Today on election day it’s my simple goal to do this: be an intelligent filter of news and information for you. One that doesn’t inundate and overwhelm but instead takes time to listen, hear what you find valuable (text, audio, video? Polls, analysis, chatter?) and funnel it to you so they in some way, you feel more informed about the political process.

So with that I’m off to do my first set of check ins with the news team. The coverage will be led by Katie Couric (@katiecouric on Twitter), our CBSNewsOnline YouTube channel (wall-to-wall livestreaming of our broadcasts) and our blog, Political Hotsheet.

So what are you waiting for? Jump in. These days only come every two years!

Posted via email from EricaAmerica’s posterous

Privacy Is Lost And That’s OK

My version of family dinner happens anytime after 9pm – on a weeknight, with food or without food, at my quiet NYC apartment. Sitting in front of my roommate’s flat screen TV. Matching silver laptops in front of us and on the coffee table – a pair of iPhones. Eyes dodging back-and-forth between browsers and broadcast. Browser and broadcast. Browser and phone.

Tonight I decided to type into my browser. I guess I wanted to know what was happening in his world. I like Brian because he is smart and savvy and really dedicated to sharing new ideas and information. I would say that’s why Brian is one of my digital educators. A person who bends my mind to think about what changes in technology mean to our society, our lives, our industries. And tonight I got just that when I read this line.

“In this episode (of BrianSolis TV), Michael Fertik, founder and CEO of Reputation Defender, joins the program to discuss privacy and the reasons why you and everyone who matters to you, will be unfairly, but forever judged by what’s online.”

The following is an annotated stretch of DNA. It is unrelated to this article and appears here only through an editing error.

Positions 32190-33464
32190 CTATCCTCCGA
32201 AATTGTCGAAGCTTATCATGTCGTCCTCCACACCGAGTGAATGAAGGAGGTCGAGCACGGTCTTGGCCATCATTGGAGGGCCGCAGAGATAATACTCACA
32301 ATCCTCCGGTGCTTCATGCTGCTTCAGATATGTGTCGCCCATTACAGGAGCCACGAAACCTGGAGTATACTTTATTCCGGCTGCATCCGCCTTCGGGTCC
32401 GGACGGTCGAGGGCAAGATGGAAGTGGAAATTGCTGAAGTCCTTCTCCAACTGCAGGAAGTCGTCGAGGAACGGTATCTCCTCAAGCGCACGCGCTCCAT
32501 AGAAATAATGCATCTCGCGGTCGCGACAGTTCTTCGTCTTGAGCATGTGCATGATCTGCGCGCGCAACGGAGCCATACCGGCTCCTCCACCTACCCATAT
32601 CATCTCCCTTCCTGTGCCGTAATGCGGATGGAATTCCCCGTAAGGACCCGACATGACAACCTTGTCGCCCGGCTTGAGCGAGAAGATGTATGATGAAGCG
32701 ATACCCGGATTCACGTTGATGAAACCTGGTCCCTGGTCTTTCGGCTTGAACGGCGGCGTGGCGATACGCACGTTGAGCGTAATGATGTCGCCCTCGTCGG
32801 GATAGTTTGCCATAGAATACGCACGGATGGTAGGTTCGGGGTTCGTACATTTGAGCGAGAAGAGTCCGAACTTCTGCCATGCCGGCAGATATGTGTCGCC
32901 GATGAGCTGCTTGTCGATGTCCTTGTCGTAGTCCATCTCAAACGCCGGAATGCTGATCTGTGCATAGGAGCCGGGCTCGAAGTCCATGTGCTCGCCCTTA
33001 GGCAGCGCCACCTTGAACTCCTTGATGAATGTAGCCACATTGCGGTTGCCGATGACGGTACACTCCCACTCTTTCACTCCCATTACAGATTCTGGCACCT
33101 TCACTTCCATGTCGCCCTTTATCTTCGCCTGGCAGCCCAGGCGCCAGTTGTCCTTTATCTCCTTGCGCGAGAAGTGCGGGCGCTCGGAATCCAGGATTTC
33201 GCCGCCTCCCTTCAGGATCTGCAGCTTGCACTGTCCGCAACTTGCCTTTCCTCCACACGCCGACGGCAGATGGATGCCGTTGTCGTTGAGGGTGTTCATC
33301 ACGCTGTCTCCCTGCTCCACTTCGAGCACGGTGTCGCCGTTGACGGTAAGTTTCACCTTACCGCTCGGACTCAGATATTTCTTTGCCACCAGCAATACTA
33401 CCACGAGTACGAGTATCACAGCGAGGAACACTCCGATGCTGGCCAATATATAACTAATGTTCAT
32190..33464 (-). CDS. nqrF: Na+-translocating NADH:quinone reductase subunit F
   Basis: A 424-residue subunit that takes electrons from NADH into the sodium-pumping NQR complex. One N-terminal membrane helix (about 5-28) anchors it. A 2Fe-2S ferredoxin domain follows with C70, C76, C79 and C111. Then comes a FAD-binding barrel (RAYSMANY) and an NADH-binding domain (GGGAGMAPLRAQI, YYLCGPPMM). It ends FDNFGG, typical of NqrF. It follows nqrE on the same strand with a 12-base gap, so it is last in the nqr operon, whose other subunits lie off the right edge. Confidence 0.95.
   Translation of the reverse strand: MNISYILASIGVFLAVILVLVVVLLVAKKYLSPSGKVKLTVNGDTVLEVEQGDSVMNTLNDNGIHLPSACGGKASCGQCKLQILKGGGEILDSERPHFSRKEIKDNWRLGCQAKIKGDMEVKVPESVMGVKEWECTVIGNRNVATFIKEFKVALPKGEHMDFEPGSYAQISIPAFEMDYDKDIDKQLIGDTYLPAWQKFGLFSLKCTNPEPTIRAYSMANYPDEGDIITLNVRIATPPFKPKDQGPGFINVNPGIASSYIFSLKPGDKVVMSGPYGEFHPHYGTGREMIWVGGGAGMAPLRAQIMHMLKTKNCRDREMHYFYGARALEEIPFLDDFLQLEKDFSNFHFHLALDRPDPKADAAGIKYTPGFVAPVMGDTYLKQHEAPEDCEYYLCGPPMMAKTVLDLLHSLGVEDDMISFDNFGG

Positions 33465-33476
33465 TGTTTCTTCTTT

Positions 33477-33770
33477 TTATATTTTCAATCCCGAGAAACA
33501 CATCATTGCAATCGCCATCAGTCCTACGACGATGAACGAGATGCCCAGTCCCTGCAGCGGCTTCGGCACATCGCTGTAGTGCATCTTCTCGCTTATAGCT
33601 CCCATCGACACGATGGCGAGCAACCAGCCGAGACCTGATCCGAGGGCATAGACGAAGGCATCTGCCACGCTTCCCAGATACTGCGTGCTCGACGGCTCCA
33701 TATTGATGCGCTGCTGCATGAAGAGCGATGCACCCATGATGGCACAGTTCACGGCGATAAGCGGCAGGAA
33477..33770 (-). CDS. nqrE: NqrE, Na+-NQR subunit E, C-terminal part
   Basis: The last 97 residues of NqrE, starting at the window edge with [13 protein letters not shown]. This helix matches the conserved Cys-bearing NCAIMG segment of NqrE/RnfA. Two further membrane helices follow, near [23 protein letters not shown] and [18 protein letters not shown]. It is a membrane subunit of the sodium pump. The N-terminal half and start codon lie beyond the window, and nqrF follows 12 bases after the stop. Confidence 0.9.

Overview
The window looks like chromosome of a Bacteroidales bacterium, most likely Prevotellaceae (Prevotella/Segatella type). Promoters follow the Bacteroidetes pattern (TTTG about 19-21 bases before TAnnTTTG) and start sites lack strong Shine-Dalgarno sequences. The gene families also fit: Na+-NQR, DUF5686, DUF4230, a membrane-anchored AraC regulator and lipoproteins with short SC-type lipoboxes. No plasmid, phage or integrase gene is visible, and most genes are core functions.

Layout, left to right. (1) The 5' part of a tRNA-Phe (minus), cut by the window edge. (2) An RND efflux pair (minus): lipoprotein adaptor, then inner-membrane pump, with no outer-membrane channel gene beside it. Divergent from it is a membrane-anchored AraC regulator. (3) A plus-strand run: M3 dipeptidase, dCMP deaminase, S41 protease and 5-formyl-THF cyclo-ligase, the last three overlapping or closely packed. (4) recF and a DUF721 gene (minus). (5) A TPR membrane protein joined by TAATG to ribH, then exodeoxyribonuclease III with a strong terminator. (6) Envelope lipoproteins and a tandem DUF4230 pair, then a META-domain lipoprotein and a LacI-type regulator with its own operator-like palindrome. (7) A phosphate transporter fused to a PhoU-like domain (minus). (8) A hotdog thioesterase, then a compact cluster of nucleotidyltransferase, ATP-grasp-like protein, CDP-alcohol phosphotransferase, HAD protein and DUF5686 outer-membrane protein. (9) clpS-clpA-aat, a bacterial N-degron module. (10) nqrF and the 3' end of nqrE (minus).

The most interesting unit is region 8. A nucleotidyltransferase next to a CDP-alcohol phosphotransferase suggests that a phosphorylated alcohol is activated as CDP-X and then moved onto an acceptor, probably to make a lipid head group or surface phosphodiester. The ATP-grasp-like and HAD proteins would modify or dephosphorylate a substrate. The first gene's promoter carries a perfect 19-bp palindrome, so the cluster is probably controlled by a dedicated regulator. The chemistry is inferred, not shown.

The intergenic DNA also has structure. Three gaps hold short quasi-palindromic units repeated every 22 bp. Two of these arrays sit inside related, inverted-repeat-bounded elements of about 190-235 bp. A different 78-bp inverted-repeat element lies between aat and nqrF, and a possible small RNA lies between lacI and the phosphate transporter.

The statement, in that very instant, made me think about and question to what extent people might unfairly judge me.

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The Downside of the Internet

Discovery. Essential to what we do as online entrepreneurs, in the business of information exchange.

Tonight I’m surfing YouTube. The CBSNewsOnline channel to be exact (as well other lesser-known channels like RT and Which means watching clips, taking notes, jotting down views and thinking about the content. What makes exceptional click-worthy video journalism?

While I ponder that question….I wanted to post this clip of former CBS Evening News Anchor, Bob Schieffer.  It wasn’t at all what I expected when I clicked play, but was pleased that I did. Same goes for the next clip of CNN’s Jeanne Moos – a playful, informative poke at our culture of capitalism.

From Schieffer: a valid piece of wisdom on the “downside of the Internet.”




The New York Times and the 20-Somethings

Robin Marantz Henig’s piece in the New York Times today, ‘What Is It About 20-Somethings?‘ left me with an abundance of thoughts.

The article starts out by describing what the ‘milestones’ of adulthood are: completing school, leaving home, becoming financially independent, marrying and having a child. And since numbers show my generation hasn’t hit those yet, or is approaching them in a different order, she suggest this means we “slouch towards adulthood.”